Mycobacterium avium subspecies paratuberculosis (MAP), being a dairy-borne pathogen, resistant of pasteurization and other sterilization techniques, is a major cause for development of inflammatory bowel disorders such as Johne’s disease (JD) in dairy animals and Crohn’s Disease (CD) in humans, for which no [...] Read more.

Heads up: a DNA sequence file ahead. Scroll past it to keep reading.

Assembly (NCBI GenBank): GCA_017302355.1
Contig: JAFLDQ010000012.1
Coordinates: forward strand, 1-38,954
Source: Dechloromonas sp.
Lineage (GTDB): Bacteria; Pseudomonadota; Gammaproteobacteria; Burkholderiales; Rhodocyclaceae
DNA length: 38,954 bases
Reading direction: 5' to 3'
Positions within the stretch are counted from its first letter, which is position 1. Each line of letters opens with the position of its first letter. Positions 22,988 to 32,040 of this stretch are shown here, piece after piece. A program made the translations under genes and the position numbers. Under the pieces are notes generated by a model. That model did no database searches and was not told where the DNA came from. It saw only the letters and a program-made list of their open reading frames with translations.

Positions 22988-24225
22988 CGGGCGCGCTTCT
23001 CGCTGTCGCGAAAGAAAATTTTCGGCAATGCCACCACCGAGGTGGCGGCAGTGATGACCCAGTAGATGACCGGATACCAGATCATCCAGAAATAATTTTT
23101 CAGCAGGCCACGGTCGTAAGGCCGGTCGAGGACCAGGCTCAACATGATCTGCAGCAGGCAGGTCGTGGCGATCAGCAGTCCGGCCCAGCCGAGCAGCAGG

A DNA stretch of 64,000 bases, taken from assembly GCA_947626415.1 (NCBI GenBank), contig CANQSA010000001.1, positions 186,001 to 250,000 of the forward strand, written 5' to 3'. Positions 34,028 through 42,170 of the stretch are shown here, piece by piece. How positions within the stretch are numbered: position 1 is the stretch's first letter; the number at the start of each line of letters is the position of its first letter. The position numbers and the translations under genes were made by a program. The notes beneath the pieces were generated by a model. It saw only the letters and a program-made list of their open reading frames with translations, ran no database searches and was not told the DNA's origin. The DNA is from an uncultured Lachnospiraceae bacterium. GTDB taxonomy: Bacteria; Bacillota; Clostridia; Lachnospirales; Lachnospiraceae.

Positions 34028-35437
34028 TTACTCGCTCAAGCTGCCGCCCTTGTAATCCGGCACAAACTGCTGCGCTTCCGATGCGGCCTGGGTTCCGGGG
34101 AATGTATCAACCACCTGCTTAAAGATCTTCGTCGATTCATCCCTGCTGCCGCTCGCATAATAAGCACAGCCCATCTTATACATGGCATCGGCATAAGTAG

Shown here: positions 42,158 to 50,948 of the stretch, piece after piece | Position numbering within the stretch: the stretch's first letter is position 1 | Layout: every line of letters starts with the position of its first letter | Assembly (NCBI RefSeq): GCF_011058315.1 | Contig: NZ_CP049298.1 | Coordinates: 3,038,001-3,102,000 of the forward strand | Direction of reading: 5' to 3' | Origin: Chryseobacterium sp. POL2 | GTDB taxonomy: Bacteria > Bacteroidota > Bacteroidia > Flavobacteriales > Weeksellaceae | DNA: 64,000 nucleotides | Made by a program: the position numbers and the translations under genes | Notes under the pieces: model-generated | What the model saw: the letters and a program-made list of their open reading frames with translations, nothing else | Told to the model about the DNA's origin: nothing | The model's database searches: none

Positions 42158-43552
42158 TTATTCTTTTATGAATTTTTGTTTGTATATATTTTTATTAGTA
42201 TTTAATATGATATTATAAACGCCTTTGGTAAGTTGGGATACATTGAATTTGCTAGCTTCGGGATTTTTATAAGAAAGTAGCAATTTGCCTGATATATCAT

Mycobacterium avium subspecies paratuberculosis (MAP), being a dairy-borne pathogen, resistant of pasteurization and other sterilization techniques, is a major cause for development of inflammatory bowel disorders such as Johne’s disease (JD) in dairy animals and Crohn’s Disease (CD) in humans, for which no therapy is available to date. In the absence of effective therapy or a vaccine, management of CD has been accomplished by removal of the affected intestines. However, usually, even after removal of 2/3 of the intestine, CD reoccurs. Hence, there exists a need to develop an alternative therapy for such infection. The potential of herbals remains unexplored against MAP and related infections. Therefore, the conducted study is a novel initiative for the evaluation of anti-mycobacterial activity of bioactive extracts of Solanum xanthocarpum Schrad. & Wendl. against MAP infection. The said plant was authenticated according to the Ayurvedic Pharmacopoeia of India. Qualitative and quantitative evaluation of the extracts were done using chromatographic and spectroscopic techniques. Preliminary in vitro pharmacological assessments revealed the immunomodulatory and anti-inflammatory potential of the extracts. REMA assay was conducted to determine their anti-MAP activity along with determination of the best active extract. The hydro-alcoholic extract showed the best inhibition of MAP, providing a potential ray of hope against this emerging major pathogen of animals, and associated with Crohn’s disease and other autoimmune disorders in human beings. Full article